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21.12.15

5 ways to lower your insurance

A thorough risk assessment will lay the foundation for your company’s safety and best practice out on the road, and most insurers will take it as a sign that you’re dedicated to operating as accident-free as possible. And regular driver training will ensure that bad habits don’t creep in. Richard Flint, head of transport at North Yorkshire Police, tells FleetNews.co.uk: “Make employees aware that you will monitor accidents and take action where necessary, such as retraining.”

There are more steps you can take to lower the cost of covering your vehicles, including the following five.

1 Install camera technology

All sorts of safety tech can now be installed on your vehicles, with the aim of servicing three main needs: vehicle tracking in the event of theft and to better aid route planning; monitoring driving behaviour and recording accidents should they occur; and alerting other road users and nearby pedestrians to your intentions.

Exterior cameras, in-cabin monitors and anti-collision detection devices are available from specialist suppliers such as Brigade Electronics. These will afford you protection against the growing trend for fraudulent, ‘crash for cash’ claims, while also helping you to identify whether drivers, especially younger ones, could do with additional training.

2 Increase your excess payments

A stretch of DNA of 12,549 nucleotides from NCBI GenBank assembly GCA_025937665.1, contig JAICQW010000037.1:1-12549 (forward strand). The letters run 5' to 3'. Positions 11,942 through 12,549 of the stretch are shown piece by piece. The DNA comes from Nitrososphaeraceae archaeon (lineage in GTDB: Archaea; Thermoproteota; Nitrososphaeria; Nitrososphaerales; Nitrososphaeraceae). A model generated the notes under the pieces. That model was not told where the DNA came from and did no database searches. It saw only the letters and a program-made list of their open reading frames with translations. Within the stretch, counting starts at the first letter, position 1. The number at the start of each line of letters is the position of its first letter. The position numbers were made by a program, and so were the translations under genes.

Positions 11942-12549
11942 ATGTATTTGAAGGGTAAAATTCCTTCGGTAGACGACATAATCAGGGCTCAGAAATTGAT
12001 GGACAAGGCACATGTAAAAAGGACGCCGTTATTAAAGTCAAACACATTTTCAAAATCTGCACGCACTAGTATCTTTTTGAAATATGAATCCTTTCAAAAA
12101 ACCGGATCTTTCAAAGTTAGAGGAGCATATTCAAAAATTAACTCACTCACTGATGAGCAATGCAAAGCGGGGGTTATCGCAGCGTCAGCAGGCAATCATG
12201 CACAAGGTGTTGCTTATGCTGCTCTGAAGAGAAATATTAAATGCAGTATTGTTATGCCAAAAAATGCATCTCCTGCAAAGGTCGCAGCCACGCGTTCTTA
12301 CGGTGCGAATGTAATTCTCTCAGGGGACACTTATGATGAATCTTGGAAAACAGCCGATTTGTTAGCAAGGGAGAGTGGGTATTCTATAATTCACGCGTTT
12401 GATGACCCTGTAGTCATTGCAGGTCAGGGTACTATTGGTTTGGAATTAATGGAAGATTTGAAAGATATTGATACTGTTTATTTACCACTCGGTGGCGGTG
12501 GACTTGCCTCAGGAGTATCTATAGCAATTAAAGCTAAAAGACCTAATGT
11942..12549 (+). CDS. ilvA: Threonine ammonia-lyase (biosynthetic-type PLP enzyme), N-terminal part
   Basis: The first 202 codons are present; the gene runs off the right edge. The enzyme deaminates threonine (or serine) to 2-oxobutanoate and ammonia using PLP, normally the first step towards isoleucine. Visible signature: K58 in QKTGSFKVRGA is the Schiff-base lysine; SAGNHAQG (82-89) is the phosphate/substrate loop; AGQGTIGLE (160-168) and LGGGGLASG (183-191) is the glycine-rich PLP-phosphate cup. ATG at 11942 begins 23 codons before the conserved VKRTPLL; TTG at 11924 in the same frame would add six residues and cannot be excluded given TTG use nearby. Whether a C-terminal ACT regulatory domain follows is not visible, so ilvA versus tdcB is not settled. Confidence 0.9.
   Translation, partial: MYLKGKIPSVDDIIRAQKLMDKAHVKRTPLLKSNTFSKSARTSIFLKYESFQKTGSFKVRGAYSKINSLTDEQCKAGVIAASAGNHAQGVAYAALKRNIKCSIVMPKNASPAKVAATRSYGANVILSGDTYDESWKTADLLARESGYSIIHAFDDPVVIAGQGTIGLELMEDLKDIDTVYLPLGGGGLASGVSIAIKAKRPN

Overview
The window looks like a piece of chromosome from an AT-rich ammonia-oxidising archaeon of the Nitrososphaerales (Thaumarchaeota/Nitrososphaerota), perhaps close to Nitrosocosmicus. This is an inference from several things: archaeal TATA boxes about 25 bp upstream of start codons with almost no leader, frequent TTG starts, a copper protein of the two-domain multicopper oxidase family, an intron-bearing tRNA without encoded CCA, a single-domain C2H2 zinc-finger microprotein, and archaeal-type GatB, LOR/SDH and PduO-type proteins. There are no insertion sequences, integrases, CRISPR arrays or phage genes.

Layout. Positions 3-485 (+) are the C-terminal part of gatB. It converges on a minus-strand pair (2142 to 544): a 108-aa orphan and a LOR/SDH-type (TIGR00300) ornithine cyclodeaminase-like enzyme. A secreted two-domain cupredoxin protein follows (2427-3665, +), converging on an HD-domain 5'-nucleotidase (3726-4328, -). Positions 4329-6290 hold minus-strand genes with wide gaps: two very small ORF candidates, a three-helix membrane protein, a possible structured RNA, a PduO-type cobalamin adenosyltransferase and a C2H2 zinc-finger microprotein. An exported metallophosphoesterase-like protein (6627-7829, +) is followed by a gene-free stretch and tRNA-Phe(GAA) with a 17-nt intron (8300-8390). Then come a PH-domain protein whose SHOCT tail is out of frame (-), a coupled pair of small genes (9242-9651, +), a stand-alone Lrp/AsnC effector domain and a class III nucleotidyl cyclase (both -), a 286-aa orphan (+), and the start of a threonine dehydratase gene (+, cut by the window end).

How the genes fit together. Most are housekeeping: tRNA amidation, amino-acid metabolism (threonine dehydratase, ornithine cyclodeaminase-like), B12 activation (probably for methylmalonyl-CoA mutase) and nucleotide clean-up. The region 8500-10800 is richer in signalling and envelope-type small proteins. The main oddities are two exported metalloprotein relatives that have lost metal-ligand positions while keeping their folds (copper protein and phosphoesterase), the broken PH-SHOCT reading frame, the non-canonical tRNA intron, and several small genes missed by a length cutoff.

First of all you need to check that your provider will allow you to raise your excess payments. If they will, then this could be a very effective way to preserve your bottom line. Essentially, by paying a bigger excess, you pay cheaper insurance rates. It’s an ideal solution for companies who are proud of their safety record and confident their best practices will avert future incidents.

However, it does mean that minor incidents could be very costly due to increased excess payments, possibly far outweighing the increased premiums you’d have paid before any change to rates.

3 Shop around before renewing your policy

Wading through thousands of words of providers’ insurance policy small print is enough to make any fleet manager reach for the phone, call their current provider and simply renew their existing deal. But sometimes easiest is not cheapest. Digging around for the best deals might mean you find a policy which lets you pick and choose what is covered and what is not. Items such as windscreen replacement or breakdown cover could be removed entirely and underwritten by separate policies.

4 Combine policies

Your insurer may allow you to roll certain policies into a single, cheaper one. Sheer economy of scale might mean that, should you run the fleet of a larger company, you may be able to add your public and employee liability insurance to your vehicle cover for a cheaper overall rate. Smaller companies may find it harder to convince insurers to offer similar options.

5 Manage your younger drivers carefully

As with private driving, young people aged 17 to 20 are twice as likely to make a claim as any other driver. Many of these claims happen at night. This might mean you need to stipulate that company vehicles are not to be driven after a certain time, and that fronting - the practice of putting younger drivers onto a company’s fleet policy even though they’re not directly employed by it - is not taking place.

For more tips on lowering fleet insurance, head to BusinessZone.co.uk.